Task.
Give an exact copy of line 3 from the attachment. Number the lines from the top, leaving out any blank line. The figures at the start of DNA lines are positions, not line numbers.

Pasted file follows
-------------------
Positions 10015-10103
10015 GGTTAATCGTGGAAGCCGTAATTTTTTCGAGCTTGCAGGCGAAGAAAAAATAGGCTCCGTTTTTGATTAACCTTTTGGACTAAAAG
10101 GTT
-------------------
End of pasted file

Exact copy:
10101 GTT